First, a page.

You can find plenty of blues down on Bourbon Street in the French Quarter of New Orleans. Now you can also find the blues across town at the New Orleans Baptist Theological Seminary.
NOBTS president Dr. Chuck Kelly told students and faculty during a chapel address on August 21 that “Southern Baptists have the blues” and “the future is unclear” for the largest Protestant denomination in the United States.
In addition to several well publicized stumbles, Kelly said the overall mood is pretty blue.
“The tone after Dallas in 2018 was very, very different. As different as different could be. There was not triumph and excitement. There was not anger or frustration. There was a bewildering confusion over Southern Baptists behaving differently,” he said, reading from his personal journal.
The “Baptist blues,” he said, stem from “unprecedented circumstances” including moral indiscretion and the termination of Dr. Paige Patterson, the former president of Southwestern Baptist Theological Seminary, after he failed to investigate and report two separate rape allegations by female students.
But he also senses uneasiness between older, traditionalist Southern Baptists and the rising young and theologically Reformed.
“One final ingredient I should mention has been mixed into the jumble of all these unprecedented actions. Completely different, completely unrelated. And that is the increasing tensions over the advance of Calvinism in the SBC, bubbled over a bit in the SBC presidential election at that Dallas Convention,” Kelley said.
“Although neither nominee promoted the election as such, the election became in the eyes of many a choice between younger, Reformed leadership or older, traditional Baptist leadership. The younger, reformed candidate won, adding to the concern of many on the future of the traditional convention emphasis on evangelism and missions and the traditional theological focus on the Bible as the centerpiece of theological conversation and discussion,” he added.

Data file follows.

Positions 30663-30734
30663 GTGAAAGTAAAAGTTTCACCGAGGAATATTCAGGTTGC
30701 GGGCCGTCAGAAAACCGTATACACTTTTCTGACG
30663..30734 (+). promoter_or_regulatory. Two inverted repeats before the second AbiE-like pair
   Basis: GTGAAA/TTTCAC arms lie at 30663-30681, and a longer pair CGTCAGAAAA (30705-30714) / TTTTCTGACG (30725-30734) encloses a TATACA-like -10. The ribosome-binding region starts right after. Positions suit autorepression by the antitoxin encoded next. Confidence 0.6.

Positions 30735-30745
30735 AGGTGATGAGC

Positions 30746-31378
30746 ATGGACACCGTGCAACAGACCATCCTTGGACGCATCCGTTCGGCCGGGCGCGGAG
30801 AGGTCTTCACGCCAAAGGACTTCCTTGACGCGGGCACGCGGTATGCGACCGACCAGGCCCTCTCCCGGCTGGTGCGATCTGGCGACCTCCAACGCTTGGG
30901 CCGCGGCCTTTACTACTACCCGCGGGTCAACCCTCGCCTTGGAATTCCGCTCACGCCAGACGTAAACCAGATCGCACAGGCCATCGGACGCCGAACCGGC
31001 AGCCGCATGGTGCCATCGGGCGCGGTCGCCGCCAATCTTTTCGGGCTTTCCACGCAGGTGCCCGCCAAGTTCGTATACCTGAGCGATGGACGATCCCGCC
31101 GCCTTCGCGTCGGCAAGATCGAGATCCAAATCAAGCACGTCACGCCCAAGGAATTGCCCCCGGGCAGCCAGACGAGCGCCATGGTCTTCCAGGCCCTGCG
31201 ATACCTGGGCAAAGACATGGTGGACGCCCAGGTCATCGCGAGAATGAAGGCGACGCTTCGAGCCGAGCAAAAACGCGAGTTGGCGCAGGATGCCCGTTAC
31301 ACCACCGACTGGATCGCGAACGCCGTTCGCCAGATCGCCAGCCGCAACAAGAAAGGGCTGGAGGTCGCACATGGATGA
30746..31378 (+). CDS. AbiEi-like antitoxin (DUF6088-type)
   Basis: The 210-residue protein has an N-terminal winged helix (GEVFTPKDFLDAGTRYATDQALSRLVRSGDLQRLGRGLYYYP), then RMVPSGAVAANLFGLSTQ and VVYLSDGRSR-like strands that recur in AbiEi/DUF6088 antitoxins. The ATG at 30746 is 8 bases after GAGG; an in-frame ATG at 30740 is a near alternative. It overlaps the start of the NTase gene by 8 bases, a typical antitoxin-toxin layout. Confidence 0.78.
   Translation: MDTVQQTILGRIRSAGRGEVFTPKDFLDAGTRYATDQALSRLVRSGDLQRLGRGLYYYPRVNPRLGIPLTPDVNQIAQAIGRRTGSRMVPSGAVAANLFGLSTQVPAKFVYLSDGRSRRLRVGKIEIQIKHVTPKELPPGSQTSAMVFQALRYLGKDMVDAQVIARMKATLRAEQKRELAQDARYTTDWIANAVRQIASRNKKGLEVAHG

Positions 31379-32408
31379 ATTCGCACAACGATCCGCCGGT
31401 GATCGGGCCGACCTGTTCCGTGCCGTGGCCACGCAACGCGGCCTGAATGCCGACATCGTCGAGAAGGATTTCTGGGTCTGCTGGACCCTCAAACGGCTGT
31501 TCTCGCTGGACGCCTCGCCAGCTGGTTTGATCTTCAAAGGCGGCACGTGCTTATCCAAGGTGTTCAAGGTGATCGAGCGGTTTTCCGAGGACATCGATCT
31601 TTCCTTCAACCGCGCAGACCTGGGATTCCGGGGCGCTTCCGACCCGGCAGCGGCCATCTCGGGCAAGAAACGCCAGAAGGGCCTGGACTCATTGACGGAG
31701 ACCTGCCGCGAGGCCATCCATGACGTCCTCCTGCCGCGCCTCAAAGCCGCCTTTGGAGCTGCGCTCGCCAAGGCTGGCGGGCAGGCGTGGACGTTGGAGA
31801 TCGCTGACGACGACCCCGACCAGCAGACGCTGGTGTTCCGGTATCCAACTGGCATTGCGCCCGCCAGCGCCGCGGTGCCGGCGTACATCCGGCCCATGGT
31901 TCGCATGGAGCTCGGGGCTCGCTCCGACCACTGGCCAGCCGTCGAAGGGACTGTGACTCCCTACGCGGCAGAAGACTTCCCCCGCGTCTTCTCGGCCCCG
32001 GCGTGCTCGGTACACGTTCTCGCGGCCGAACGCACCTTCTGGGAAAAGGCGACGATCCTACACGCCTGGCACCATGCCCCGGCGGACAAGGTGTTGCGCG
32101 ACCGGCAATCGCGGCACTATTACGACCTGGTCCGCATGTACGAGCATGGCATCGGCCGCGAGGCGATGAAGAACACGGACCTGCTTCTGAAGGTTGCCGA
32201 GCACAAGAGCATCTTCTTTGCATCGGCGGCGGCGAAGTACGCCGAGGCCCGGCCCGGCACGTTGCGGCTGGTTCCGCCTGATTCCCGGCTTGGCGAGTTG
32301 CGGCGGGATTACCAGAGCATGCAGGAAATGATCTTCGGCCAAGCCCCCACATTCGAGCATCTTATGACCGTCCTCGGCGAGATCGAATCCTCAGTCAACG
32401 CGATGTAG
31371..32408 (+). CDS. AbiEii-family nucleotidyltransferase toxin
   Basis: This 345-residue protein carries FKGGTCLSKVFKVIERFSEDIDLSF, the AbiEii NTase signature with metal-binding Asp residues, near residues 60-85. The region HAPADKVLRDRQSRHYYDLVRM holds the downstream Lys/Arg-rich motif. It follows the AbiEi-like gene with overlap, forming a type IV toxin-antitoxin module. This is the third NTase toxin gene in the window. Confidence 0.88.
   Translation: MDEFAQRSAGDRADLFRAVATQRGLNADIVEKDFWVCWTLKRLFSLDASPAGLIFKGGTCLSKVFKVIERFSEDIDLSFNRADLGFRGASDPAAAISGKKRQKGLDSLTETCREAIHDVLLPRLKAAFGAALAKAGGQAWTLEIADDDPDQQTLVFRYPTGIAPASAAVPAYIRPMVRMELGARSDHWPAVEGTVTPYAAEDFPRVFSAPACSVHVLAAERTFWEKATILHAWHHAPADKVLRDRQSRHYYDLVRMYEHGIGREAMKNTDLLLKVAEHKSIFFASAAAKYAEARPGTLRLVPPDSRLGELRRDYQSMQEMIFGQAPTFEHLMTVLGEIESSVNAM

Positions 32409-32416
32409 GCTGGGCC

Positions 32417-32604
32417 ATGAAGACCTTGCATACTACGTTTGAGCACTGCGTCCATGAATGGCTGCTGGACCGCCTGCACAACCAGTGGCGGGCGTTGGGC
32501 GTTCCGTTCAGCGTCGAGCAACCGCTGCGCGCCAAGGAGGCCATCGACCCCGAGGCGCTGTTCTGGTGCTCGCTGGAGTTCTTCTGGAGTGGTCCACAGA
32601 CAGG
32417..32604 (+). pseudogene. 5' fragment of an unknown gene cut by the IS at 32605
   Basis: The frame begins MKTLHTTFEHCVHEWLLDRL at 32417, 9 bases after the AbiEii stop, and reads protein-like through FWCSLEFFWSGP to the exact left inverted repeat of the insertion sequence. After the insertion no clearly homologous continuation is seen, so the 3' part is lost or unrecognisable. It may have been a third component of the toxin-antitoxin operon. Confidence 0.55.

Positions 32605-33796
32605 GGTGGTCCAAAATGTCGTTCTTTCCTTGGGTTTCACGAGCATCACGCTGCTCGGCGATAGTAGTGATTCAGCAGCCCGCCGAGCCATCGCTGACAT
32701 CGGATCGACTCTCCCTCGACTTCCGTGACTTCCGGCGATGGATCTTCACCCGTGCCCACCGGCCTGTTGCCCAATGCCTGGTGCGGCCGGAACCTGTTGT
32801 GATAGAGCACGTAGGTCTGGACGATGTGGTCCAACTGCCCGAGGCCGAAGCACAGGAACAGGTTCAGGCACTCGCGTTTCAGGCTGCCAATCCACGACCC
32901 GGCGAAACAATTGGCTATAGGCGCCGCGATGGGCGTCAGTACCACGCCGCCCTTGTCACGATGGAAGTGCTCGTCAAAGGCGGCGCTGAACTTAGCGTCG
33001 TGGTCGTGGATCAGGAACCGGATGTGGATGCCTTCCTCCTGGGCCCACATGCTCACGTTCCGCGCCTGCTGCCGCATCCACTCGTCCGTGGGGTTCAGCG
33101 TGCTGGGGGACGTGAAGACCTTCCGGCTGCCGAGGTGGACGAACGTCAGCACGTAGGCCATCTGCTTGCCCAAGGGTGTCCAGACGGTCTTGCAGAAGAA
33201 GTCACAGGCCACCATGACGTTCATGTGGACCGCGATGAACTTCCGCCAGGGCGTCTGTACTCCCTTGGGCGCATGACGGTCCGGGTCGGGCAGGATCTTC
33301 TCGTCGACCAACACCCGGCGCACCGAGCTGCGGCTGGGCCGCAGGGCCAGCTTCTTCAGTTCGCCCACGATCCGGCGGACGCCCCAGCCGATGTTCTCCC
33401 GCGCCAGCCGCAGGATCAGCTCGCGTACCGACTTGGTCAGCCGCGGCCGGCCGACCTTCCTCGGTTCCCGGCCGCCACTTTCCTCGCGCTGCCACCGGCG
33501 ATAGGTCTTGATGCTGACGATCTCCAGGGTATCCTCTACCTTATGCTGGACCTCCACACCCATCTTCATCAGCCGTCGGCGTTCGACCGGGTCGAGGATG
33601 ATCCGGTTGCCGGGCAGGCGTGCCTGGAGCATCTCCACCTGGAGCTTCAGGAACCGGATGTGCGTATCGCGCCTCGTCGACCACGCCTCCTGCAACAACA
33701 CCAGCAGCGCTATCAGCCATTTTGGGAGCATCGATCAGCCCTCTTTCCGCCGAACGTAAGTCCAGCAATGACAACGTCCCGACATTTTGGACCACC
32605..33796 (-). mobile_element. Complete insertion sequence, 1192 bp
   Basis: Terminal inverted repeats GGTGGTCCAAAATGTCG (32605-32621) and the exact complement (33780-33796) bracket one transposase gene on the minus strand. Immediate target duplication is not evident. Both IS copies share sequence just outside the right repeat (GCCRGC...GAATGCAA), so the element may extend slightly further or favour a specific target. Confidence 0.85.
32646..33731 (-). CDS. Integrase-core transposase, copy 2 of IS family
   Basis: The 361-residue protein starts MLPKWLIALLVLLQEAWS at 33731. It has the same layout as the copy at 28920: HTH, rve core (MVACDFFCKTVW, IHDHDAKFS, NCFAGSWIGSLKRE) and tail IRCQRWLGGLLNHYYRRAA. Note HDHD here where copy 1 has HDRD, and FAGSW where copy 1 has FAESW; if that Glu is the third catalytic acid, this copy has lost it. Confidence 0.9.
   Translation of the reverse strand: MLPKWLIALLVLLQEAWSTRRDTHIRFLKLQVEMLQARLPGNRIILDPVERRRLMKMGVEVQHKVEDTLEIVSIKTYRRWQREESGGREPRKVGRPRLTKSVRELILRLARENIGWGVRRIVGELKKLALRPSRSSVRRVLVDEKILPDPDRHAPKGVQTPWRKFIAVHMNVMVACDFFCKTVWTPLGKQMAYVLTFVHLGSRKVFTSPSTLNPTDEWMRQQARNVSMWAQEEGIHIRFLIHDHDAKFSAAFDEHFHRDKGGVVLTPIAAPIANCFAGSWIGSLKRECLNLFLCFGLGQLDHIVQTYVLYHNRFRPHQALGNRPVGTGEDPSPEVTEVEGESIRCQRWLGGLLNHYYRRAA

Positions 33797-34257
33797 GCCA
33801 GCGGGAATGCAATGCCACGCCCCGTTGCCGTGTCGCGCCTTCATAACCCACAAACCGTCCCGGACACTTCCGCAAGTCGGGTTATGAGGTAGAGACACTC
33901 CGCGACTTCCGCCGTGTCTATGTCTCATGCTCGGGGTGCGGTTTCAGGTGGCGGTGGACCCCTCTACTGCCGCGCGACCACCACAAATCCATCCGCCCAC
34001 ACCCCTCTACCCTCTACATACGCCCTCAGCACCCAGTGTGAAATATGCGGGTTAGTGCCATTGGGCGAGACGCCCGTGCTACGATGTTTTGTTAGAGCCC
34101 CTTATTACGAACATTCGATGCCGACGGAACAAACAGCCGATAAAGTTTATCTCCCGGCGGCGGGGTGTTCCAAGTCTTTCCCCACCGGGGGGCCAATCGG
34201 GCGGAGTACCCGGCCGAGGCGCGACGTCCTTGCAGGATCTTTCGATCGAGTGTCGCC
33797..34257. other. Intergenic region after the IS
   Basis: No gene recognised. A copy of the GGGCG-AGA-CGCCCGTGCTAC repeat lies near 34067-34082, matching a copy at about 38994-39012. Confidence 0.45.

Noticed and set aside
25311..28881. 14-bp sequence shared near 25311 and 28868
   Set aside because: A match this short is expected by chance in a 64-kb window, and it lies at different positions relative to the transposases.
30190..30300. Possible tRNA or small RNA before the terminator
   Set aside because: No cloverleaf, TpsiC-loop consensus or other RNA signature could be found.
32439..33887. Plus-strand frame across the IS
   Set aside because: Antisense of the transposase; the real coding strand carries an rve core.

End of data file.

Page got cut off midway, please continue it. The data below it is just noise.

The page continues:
17 Years of Decline for Southern Baptists
And perhaps most depressing of all is the steady decline in membership and baptisms.
“This is now year 17 of the longest decline in baptisms in the history of the SBC. Unprecedented. And that decline in baptism shows absolutely no sign it is slowing down,” he said.
Kelley explained that since 2009 the SBC planted 871 new churches. But since 2009, 772 Southern Baptist-affiliated churches either closed their doors or disassociated from the convention. “Where is the fruitfulness in evangelism that Southern Baptists became so accustomed to?” he asked.
He added, “It would have been one thing if our only decline was in that single area of baptisms. But it’s worse than that. For most of the last decade, the SBC has been declining year after year in membership, worship attendance, and Sunday school, Bible study, small group…the typical common churches of the SBC are struggling on an unprecedented scale.”
There are some silver linings among the dark clouds.
Many SBC church plants in urban areas are doing well. The North American Mission Board reported to the 2018 Dallas convention that SBC church plants baptize at a 67 percent better attendee-to-baptism ratio when compared to traditionally established churches.
And Baptist Press also reported that nearly twice as many representatives, called messengers, attended the 2018 convention than the previous year. Of the demographics gathered, 35 percent reported being first-time attendees and an encouraging increased number of messengers, 25.2 percent, were between 18 and 39 years of age.